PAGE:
Ares is designed to offer a familiar experience to both Penn and TinyMUX players, so veteran players will feel right at home. At the same time, it tries make the commands more approachable to new players, and offers a number of player-centric features to make life easier.
This tutorial will go over the major differences between Ares and Penn/Tiny.
If you have any questions or suggestions, feel free to contact me.
Table of Contents
Ares doesn’t have a separate +help system - there’s just
help. Help files are organized by category rather than by name, hopefully making it easier to find what you’re looking for. Admin and builder help are built into the same system, so no more looking for help in multiple places.
Ares help files are optimized for viewing on the game’s Web Portal. They are written more as guides than command references.
The quickref command (aliased
qr) allows you to quickly look up the syntax for specific commands.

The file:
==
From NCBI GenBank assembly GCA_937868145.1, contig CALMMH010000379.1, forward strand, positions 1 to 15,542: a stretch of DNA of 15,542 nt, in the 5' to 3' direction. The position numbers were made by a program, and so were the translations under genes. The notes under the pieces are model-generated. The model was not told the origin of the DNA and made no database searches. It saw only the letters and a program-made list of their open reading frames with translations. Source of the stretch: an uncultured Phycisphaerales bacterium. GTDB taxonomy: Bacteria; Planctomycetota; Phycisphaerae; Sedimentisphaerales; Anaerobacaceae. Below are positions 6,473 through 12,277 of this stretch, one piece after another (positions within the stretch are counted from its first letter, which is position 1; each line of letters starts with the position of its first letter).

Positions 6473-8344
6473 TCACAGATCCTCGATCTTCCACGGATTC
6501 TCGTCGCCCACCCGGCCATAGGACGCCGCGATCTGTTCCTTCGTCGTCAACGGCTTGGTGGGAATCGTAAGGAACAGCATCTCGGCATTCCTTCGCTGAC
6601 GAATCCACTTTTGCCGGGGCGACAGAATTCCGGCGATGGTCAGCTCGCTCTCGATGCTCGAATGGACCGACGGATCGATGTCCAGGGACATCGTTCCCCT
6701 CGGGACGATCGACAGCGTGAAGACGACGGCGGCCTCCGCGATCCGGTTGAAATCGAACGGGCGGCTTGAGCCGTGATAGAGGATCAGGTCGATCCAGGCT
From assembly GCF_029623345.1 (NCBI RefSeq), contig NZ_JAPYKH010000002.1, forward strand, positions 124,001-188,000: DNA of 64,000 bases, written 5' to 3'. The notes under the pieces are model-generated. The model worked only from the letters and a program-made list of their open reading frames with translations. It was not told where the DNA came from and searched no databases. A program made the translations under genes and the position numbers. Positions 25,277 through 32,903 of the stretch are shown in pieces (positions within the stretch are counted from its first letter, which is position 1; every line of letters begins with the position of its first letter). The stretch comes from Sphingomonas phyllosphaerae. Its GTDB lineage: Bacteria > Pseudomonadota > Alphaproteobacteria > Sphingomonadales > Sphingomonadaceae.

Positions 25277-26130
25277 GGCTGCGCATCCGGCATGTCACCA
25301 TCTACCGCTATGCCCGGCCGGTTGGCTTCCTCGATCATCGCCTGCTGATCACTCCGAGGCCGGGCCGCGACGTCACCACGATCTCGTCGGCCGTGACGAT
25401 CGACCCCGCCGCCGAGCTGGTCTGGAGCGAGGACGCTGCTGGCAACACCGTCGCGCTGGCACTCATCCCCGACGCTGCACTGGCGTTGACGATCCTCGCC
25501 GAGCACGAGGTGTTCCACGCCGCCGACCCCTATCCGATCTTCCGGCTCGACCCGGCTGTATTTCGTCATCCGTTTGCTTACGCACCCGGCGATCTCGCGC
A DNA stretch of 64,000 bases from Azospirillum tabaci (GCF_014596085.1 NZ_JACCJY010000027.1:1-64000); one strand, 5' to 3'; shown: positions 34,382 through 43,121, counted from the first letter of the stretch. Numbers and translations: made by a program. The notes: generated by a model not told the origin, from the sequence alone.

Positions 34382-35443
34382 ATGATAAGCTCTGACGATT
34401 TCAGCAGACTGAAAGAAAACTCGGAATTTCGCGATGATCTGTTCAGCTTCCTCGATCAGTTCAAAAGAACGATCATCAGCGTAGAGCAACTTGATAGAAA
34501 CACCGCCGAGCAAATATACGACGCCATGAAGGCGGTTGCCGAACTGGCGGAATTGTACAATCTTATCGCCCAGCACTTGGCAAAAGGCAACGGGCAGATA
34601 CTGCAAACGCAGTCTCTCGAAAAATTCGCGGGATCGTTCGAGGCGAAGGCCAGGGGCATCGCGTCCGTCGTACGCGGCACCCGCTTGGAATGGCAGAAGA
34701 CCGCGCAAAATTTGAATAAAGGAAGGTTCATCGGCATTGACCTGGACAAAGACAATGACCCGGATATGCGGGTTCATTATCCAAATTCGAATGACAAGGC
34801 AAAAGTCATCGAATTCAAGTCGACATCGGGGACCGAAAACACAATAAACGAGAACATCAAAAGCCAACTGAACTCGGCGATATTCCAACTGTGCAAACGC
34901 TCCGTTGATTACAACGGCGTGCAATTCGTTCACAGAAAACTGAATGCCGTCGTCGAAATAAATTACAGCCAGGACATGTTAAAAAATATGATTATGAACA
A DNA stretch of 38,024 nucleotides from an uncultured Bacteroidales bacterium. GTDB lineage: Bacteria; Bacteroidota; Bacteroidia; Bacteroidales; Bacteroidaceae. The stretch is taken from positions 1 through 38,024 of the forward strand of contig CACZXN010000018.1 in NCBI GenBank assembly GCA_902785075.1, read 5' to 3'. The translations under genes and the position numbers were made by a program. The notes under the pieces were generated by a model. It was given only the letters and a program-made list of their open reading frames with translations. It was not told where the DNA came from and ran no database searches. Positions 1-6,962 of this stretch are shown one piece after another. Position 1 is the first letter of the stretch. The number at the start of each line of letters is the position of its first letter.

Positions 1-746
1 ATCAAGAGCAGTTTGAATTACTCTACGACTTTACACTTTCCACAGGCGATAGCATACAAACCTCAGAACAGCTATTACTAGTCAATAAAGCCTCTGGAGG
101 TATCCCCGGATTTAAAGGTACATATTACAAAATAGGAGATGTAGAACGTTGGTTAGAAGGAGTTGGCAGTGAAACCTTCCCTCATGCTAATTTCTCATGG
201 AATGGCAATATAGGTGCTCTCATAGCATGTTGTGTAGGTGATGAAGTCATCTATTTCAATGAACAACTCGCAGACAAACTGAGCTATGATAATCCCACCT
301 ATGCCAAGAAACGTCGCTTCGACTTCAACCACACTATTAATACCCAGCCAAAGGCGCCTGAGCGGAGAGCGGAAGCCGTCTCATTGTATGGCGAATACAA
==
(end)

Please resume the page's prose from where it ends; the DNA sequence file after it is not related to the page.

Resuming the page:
help combat will give you a wall of text explaining combat (which is why it’s best read on the web portal):
FS3 Combat ---------- The FS3 Combat system is designed to bring some order to the chaos of large combat scenes, managing ability rolls and tracking damage in an automated fashion.
qr combat will give you a quick reference for syntax:
Command Quick Reference combat/stance <stance> - Sets stance for your actions. You can use combat/stances to see a list of possible stances. combat/attack <target>[/<specials, see below>] combat/aim <target> - Takes careful aim. combat/reload – Reloads a weapon.
Ares commands have no prefix. The who command is simply